CFA Level 1 - Assets

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8.1 - Introduction Section 8 focuses on the asset side of the balance sheet. We will discuss current and long term assets, including inventory analysis. We have provided many examples throughout the section that will aid your learning experience. Note how changes in these accounts affect the ratios – pay careful attention as to what constitutes a credit vs. debit. In Section 9 we will discuss the liability side of the balance sheet. 8.2 - Choosing the Appropriate Accounting Method Choosing the appropriate accounting method for investment securities Classification & accounting treatment

Trading securities – These are securities held by a company that it intends to buy and sell for a short-term profit. These securities are reported at their fair market value. Gains and losses will be included on the income statement. They are classified as unrealized holding gains or losses on the income statement, and the counter account on the balance sheet is allowance for adjusted short-term investments to market. Available for sale – This is generally a default category. The accounting for available-for-sale securities looks quite similar to the accounting-for-trading securities. There is one big difference between the accounting-for-trading securities and available-for-sale securities. This difference pertains to the recognition of the changes in value. For trading securities, the changes in value are recorded in operating income. However, for available-for-sale securities the changes in value go into a special account, which is called “unrealized gain/loss in other comprehensive income”, which is located in stockholders’ equity. The income statement will be unaffected. The counter account to unrealized gain/loss in other comprehensive income is short-term available-for-sales fair market adjustment. Held to maturity – These are securities held by a company that it intends to buy and hold to maturity. These securities are record at cost (Purchase price + communions or other fees) and gain or losses are only recognized after the company has sold the securities.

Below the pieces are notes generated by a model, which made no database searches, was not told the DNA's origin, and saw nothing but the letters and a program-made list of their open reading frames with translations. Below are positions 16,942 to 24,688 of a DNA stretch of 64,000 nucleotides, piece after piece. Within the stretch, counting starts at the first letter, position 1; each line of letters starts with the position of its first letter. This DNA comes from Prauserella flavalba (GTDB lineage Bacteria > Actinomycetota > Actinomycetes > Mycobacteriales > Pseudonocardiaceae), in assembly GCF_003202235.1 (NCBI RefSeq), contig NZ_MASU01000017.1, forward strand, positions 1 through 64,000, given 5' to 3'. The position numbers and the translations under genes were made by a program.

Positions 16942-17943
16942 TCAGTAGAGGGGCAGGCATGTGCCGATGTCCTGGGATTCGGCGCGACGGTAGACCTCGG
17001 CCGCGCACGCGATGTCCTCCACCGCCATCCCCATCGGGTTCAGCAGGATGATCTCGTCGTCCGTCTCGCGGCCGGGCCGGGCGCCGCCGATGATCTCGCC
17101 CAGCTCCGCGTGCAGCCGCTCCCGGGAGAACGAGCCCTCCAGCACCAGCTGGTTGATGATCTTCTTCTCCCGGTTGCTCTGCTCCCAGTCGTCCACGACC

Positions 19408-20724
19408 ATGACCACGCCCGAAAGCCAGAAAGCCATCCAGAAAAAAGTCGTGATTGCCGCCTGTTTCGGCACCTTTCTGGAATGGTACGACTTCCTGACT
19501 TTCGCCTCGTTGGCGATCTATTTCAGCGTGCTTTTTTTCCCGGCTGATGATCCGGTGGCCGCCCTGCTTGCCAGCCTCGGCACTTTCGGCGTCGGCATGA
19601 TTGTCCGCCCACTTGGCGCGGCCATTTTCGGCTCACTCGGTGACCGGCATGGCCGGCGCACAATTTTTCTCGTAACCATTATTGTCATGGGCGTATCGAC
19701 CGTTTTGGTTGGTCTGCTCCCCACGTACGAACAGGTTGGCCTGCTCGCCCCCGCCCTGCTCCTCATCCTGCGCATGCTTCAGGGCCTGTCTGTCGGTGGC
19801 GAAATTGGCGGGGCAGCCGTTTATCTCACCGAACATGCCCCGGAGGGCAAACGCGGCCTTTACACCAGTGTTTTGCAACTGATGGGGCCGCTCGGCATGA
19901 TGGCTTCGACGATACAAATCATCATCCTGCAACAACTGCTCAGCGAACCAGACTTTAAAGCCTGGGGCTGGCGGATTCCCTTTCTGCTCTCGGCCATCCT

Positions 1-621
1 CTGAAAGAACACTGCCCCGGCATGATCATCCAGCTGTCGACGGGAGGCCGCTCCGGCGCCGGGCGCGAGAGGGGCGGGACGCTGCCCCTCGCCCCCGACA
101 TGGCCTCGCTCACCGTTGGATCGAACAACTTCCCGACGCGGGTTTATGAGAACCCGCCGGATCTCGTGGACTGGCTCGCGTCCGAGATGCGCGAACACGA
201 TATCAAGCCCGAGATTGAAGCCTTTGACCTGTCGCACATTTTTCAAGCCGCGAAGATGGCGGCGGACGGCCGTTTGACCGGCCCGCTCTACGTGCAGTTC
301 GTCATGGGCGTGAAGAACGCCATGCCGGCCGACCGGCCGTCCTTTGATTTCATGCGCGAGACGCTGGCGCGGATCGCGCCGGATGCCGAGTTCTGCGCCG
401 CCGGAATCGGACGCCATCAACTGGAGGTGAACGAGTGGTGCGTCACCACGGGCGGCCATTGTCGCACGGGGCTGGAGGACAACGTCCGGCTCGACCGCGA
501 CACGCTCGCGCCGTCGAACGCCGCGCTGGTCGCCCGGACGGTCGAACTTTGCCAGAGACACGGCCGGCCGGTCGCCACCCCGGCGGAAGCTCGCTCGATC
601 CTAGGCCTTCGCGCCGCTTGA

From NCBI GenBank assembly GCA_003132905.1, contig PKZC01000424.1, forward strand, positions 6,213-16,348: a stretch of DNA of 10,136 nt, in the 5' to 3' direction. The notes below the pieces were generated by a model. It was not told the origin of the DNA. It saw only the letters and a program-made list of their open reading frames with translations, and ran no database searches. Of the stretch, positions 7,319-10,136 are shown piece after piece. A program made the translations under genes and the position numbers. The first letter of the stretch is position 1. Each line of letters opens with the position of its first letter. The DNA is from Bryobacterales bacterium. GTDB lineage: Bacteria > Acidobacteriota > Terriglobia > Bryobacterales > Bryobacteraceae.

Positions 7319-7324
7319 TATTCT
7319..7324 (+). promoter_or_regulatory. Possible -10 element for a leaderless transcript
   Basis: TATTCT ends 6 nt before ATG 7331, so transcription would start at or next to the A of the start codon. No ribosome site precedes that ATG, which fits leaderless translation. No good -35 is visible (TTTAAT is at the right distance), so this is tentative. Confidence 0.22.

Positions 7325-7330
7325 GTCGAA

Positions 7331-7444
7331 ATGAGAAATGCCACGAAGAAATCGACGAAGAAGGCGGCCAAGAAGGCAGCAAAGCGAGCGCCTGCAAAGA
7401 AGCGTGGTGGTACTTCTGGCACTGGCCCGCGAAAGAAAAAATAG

Accounting Impact Classification Assessment Guidelines Initially Subsequently

Trading Available for Sale Held to Maturity

Intent to buy/sell for short-term profits Default Category